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Abundant Beauty
by Alice Simpson

Dolly Dimples, Baby Thelma, Baby Ruth, Jolly Nellie, and other Circus Fat Folks’ true life obsession with food was, like my own obsession with clay, their deepest joy and the defining passion of their lives. Many of us, men AND women, struggle with “hungers,” yearnings for pleasures be it food, love, possessions, control, power. Hunger, in all its metaphorical forms, is part of our personal and public conversation.


Whether we approve or disapprove, Circus Fat Folk were part of entertainment history. ABUNDANT BEAUTY, a sculptural series, explores hunger and issues of appearance and identity through images of these historical, professional performers at a time when obesity was a sign of health and prosperity. Found serendipitously on the internet, postcards, souvenirs from circus and carnival sideshows, many photographed by Charles Eisenmann and then Frank Wendt from 1840 to 1930 inspire my clay portraits.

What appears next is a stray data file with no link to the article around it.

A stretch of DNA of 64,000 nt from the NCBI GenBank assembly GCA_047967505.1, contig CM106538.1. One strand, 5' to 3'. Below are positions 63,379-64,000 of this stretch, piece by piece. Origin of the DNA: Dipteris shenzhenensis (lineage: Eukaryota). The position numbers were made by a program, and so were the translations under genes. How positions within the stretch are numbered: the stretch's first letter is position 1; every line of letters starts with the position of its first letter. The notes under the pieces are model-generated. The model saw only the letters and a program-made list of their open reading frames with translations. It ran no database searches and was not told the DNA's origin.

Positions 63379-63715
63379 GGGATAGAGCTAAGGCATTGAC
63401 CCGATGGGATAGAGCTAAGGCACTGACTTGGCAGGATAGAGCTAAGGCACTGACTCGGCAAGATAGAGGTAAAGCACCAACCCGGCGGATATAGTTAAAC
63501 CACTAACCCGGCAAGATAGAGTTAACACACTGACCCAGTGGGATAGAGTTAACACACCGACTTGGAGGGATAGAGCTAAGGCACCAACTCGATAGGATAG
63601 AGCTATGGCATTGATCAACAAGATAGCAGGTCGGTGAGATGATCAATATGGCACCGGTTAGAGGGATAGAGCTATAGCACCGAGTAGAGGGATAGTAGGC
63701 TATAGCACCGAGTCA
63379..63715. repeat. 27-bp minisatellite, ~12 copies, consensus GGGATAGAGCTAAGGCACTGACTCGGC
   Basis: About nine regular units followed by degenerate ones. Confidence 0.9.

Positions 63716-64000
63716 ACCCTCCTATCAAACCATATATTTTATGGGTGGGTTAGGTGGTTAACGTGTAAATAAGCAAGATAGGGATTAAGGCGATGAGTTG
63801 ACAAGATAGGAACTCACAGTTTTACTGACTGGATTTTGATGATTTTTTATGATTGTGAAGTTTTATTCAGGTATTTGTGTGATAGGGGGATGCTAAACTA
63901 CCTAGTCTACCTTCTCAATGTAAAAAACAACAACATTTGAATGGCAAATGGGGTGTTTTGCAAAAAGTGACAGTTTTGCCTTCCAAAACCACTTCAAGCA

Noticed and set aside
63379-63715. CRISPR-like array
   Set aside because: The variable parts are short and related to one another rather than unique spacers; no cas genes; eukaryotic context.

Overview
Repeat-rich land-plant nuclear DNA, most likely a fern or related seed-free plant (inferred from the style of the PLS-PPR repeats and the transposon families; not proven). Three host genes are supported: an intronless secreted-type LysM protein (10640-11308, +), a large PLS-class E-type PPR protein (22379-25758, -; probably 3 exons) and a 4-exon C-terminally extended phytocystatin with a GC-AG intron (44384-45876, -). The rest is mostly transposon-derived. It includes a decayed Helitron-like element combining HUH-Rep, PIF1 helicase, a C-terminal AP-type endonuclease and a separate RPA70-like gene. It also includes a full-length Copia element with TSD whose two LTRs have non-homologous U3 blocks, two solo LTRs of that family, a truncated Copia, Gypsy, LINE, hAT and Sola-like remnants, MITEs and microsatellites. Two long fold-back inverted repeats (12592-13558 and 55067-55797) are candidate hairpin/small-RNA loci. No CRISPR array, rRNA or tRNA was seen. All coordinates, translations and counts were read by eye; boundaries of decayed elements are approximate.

Unknown Woman Baby Ruth Baby Thelma Dolly Dimples

...Revealing of society a century ago, circus women were displayed in a sexually titillating fashion and in erotically charged scenarios, while at the same time being billed (with a big wink) as examples of unblemished purity and domesticity.” -- writes Dr. Janet Davis, “The Circus Age: Culture and Society Under the American Big Top”, University of Texas.

Traveling carnivals, with Fat Folk as part of Freak Shows, provided a source of entertainment and reflected the values, fears and issues of society at large. When the circus came to town, people traveled miles by wagon or train to see clowns, and trapeze artists, to marvel at the exotic and terrifying animals and to peer at anomalies of nature, like Siamese Twins, Mustached Ladies and Fat Folk.

Professional performers like Dolly Dimples Geyer, “The Most Beautiful Fat Woman in the World, ” Baby Ruth Pontico, “one of the fattest women ever to appear in the [Barnum & Bailey ] circus” and Jollie Nellie Terrell , who appears in a cameo appearance in the film noir classic, ‘Nightmare Alley’ with Tyrone Power, were happily married. Interviews note that they loved their work, the companionship they found in a haven from strict societal constraints, along with financial opportunities within the carnival environment.